During hot-plug operations, the unpowered line card presents a large uncharged capacitive load that appears as an electrical short to the host system's power supply. The host's supply voltage drops because this instantaneous capacitive load generates a large inrush current. If the supply drops below the system's minimum operating voltage, a brown-out condition or system reset can occur. If the inrush current is large enough the connectors, PCB traces, and/or devices on the printed circuit board can be damaged.
Therefore the input impedance to the line card is controlled to limit the inrush current. This enables the input power to the line card to ramp up slowly.
- For using Arria 10 devices in hot-plug applications, follow the power sequence shown in Figure 1.
- There are hot socket circuits in every 6-pack to monitor VCC, VCCT and VCCR power level. If any of those power supplies are not at operational level, all PMA outputs and inputs will be gated low.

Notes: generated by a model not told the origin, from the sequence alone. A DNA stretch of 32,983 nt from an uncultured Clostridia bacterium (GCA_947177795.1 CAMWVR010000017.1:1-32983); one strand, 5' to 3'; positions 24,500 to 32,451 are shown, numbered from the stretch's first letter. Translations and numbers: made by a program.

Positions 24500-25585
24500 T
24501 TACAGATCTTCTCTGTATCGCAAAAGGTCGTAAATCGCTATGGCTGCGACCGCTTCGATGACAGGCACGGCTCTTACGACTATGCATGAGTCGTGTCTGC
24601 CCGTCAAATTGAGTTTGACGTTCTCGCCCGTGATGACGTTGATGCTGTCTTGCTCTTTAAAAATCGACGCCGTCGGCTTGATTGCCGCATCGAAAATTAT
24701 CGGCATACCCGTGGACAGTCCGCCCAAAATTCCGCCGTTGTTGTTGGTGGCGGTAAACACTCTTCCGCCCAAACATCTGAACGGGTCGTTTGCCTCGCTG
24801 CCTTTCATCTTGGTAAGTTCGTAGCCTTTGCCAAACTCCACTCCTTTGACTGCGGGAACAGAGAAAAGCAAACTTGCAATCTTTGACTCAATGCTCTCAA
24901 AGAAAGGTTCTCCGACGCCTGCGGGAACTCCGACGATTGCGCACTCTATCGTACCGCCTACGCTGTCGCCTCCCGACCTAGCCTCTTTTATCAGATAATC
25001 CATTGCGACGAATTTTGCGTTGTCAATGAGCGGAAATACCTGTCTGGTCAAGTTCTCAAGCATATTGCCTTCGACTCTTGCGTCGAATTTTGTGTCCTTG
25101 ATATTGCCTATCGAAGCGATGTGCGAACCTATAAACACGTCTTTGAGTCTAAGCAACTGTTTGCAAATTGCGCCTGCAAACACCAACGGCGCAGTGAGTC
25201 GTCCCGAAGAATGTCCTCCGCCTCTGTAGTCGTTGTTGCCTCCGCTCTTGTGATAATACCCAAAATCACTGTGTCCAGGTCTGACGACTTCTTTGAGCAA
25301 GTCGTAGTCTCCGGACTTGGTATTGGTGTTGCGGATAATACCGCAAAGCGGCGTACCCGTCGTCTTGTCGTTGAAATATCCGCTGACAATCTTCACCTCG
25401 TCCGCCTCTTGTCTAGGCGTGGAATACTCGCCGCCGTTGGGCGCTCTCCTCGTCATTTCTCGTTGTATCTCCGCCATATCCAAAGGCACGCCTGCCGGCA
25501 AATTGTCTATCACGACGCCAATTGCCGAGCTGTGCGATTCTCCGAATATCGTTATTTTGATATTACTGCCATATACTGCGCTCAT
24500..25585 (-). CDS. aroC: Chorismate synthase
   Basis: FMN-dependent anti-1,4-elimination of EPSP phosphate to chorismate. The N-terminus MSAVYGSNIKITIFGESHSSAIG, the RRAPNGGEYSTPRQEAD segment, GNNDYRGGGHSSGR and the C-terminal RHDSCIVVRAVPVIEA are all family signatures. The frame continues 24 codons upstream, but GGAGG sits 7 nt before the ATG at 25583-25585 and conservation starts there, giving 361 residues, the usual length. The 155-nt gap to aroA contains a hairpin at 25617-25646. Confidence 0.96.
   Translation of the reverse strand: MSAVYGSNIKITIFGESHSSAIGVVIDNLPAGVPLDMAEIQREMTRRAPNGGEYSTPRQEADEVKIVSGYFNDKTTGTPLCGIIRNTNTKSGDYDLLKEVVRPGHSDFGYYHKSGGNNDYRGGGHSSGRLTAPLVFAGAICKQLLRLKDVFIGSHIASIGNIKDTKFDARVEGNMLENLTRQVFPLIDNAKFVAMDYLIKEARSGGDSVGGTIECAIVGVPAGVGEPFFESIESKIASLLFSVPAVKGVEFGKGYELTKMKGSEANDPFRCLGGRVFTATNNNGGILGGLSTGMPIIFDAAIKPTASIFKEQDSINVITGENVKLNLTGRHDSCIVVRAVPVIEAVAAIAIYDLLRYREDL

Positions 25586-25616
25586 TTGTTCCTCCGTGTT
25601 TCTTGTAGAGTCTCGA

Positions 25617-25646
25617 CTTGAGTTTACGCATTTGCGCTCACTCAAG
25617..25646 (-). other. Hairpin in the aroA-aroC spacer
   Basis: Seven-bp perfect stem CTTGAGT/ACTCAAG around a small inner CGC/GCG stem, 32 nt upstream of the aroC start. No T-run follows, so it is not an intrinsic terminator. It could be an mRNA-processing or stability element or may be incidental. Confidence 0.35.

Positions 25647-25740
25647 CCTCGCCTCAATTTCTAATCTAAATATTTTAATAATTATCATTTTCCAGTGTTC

An example hot-plug implementation for Arria 10 devices is shown in the following figure. This example uses staggered connector pin lengths and a hot-swap controller to limit the inrush current to the regulators on the line card.
- Hot Insertion
- Hot Removal
Hot Insertion Operation
Initially the line card slot is empty and a high voltage level on the card present signal informs the host to tri-state all slot I/O signals.
When the line card is inserted, the ground pins mate, connecting the signal return path. Then the second tier power and signal pins mate. The short delay between the mating of the ground pins and second tier power and signal pins enables the ground bounce to settle.
After the power and signal pins mate, the host system high-side VCC (assume 24V or 48V) powers on the first stage regulator (assume 12V). The hot-swap controller, sense resistor Rsense, and power transistor (FET) control the inrush current ramp rate. The impedance of the FET is controlled by softly turning on the FET after sensing the input current across sense resistor Rsense. This enables the line card's input voltage to pre-charge gracefully.
The high input voltage (low input current) and low on-resistance of the FET (R ds(on)) limits any DC IR drop concerns.